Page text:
How does self-injury feel? Examining automatic positive reinforcement in adolescent self-injurers with experience sampling

Edward A. Selby, Matthew K. Nock, Amy Kranzler

Research output: Contribution to journalArticle

20 Scopus citations

Abstract

One of the most frequently reported, yet understudied, motivations for non-suicidal self-injury (NSSI) involves automatic positive reinforcement (APR), wherein sensations arising from NSSI reinforce and promote the behavior. The current study used experience sampling methodology with a clinical sample of self-injuring adolescents (N=30) over a 2-week period during which the adolescents reported NSSI behaviors, and rated if an APR motivation was present, and if so whether that motivation pertained to feeling "pain," "stimulation," or "satisfaction." Over 50% of the sample reported at least one instance of NSSI for APR reasons. No significant differences were found on demographic factors or psychiatric comorbidity for those with and without an APR motivation. However, those with an APR motivation reported elevated NSSI thoughts, longer duration of those thoughts, and more NSSI behaviors. They also reported more alcohol use thoughts, alcohol use, impulsive spending, and binge eating. The most commonly reported sensation following NSSI for APR was "satisfaction." However those endorsing feeling pain reported the most NSSI behaviors. These findings provide new information about the APR motivations for NSSI and shed light on the different sensations felt.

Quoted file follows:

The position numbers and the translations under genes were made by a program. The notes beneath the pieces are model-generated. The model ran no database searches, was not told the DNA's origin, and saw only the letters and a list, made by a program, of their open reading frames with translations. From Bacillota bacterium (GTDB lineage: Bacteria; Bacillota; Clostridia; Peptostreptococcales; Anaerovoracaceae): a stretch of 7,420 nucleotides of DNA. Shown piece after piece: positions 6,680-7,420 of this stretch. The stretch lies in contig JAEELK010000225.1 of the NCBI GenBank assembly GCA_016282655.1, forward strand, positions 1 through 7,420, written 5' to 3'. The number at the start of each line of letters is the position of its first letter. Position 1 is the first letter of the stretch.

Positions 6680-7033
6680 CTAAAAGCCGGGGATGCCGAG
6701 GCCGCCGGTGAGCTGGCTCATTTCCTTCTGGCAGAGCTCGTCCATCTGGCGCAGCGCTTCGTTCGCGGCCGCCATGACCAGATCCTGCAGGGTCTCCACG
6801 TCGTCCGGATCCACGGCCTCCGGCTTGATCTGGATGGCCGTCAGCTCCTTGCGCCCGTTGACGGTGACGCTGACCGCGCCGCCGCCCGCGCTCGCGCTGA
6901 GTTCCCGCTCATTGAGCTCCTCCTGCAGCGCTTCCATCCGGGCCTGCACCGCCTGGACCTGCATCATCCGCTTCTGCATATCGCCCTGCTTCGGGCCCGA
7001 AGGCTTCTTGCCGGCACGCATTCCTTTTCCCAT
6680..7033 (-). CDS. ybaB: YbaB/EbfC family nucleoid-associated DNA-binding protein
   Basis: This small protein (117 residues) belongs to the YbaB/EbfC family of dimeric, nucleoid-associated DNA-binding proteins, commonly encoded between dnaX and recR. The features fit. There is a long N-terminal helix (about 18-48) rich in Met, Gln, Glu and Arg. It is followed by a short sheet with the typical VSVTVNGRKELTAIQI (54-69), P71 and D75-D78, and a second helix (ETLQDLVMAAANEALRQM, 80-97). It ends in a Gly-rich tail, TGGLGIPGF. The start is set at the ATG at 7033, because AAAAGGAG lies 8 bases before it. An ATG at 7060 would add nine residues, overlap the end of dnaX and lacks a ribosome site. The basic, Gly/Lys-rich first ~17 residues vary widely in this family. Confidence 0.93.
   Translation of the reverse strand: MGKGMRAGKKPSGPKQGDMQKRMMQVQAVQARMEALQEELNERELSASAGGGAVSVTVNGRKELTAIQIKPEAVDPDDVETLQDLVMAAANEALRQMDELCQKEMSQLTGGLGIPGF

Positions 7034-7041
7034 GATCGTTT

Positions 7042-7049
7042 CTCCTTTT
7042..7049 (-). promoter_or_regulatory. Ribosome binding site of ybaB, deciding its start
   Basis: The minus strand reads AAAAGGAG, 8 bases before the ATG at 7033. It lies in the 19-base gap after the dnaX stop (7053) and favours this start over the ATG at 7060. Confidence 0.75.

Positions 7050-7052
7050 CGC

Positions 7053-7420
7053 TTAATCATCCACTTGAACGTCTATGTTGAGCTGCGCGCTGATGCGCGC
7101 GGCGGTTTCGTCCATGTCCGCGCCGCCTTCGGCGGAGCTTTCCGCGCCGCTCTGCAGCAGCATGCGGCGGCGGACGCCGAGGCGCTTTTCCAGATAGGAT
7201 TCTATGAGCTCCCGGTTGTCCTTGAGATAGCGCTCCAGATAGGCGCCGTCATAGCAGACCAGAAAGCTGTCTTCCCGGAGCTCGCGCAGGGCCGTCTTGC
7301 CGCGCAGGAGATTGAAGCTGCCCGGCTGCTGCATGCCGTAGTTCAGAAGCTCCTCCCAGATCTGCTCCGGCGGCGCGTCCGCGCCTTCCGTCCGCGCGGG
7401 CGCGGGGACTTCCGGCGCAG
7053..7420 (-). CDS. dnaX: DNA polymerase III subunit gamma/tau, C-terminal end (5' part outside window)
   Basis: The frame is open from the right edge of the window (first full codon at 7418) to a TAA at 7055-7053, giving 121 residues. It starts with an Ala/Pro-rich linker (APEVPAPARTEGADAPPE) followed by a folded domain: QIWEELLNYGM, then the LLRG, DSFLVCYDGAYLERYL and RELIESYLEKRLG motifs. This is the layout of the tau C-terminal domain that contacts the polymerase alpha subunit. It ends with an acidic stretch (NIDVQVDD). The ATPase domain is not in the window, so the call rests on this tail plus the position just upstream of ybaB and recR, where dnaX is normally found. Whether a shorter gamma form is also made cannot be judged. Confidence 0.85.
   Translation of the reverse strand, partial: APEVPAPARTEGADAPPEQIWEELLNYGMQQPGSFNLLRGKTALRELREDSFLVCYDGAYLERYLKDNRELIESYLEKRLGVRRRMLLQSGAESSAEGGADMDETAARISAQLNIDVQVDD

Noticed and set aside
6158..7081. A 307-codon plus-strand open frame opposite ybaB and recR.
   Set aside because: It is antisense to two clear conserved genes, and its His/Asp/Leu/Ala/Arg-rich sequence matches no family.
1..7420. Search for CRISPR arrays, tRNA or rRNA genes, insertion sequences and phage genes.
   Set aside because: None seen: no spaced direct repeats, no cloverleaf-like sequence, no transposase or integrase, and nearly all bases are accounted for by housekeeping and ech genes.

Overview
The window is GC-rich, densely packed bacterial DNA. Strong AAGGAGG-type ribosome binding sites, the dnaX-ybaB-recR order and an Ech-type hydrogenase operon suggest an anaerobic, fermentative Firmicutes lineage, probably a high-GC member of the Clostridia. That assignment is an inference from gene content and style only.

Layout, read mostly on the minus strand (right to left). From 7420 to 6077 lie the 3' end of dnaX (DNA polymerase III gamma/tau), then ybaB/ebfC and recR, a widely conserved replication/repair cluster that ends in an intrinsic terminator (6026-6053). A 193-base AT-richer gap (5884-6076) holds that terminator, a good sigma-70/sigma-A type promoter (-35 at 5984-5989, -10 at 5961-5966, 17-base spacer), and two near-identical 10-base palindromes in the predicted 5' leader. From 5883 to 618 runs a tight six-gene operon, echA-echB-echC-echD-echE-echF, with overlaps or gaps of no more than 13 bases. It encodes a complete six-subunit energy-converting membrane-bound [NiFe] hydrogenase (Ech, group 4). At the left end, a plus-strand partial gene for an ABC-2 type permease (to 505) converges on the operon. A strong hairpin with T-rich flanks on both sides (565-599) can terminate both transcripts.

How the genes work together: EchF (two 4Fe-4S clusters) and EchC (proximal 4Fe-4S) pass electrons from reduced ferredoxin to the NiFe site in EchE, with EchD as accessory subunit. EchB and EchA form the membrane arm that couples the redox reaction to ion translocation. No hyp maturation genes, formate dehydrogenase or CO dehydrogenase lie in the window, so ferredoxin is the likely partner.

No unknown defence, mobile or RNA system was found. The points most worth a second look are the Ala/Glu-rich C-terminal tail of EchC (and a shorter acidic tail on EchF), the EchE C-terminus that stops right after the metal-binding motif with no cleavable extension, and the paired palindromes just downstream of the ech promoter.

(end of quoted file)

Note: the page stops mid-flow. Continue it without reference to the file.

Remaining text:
Original languageEnglish (US)
Pages (from-to)417-423
Number of pages7
JournalPsychiatry Research
Volume215
Issue number2
DOIs
StatePublished - Feb 28 2014
Externally publishedYes

Keywords

  • Adolescents
  • Experience sampling
  • Pain
  • Self-harm
  • Self-injury

ASJC Scopus subject areas

  • Psychiatry and Mental health
  • Biological Psychiatry

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